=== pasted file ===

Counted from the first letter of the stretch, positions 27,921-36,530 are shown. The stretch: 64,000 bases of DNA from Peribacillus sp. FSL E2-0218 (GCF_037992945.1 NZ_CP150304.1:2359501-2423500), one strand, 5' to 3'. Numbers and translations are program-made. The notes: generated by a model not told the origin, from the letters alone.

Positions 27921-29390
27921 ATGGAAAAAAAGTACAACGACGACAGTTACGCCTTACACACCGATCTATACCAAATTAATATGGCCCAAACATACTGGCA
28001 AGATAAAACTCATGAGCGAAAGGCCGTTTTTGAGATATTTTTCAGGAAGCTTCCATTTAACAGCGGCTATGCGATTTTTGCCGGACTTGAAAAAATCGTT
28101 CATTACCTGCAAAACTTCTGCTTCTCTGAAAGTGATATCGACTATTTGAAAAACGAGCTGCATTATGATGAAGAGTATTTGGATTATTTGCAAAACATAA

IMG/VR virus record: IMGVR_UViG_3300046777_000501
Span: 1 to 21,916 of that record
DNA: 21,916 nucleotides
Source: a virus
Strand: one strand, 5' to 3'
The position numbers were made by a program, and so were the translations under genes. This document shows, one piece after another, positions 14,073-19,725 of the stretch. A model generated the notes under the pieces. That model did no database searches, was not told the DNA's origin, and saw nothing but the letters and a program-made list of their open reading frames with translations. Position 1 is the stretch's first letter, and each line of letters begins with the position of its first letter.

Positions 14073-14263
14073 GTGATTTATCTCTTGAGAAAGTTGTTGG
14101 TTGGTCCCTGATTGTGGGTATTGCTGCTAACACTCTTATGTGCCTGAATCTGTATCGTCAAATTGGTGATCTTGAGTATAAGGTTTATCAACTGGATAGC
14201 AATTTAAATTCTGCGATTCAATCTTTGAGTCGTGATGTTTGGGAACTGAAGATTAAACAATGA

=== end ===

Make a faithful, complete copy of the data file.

Counted from the first letter of the stretch, positions 27,921-36,530 are shown. The stretch: 64,000 bases of DNA from Peribacillus sp. FSL E2-0218 (GCF_037992945.1 NZ_CP150304.1:2359501-2423500), one strand, 5' to 3'. Numbers and translations are program-made. The notes: generated by a model not told the origin, from the letters alone.

Positions 27921-29390
27921 ATGGAAAAAAAGTACAACGACGACAGTTACGCCTTACACACCGATCTATACCAAATTAATATGGCCCAAACATACTGGCA
28001 AGATAAAACTCATGAGCGAAAGGCCGTTTTTGAGATATTTTTCAGGAAGCTTCCATTTAACAGCGGCTATGCGATTTTTGCCGGACTTGAAAAAATCGTT
28101 CATTACCTGCAAAACTTCTGCTTCTCTGAAAGTGATATCGACTATTTGAAAAACGAGCTGCATTATGATGAAGAGTATTTGGATTATTTGCAAAACATAA

IMG/VR virus record: IMGVR_UViG_3300046777_000501
Span: 1 to 21,916 of that record
DNA: 21,916 nucleotides
Source: a virus
Strand: one strand, 5' to 3'
The position numbers were made by a program, and so were the translations under genes. This document shows, one piece after another, positions 14,073-19,725 of the stretch. A model generated the notes under the pieces. That model did no database searches, was not told the DNA's origin, and saw nothing but the letters and a program-made list of their open reading frames with translations. Position 1 is the stretch's first letter, and each line of letters begins with the position of its first letter.

Positions 14073-14263
14073 GTGATTTATCTCTTGAGAAAGTTGTTGG
14101 TTGGTCCCTGATTGTGGGTATTGCTGCTAACACTCTTATGTGCCTGAATCTGTATCGTCAAATTGGTGATCTTGAGTATAAGGTTTATCAACTGGATAGC
14201 AATTTAAATTCTGCGATTCAATCTTTGAGTCGTGATGTTTGGGAACTGAAGATTAAACAATGA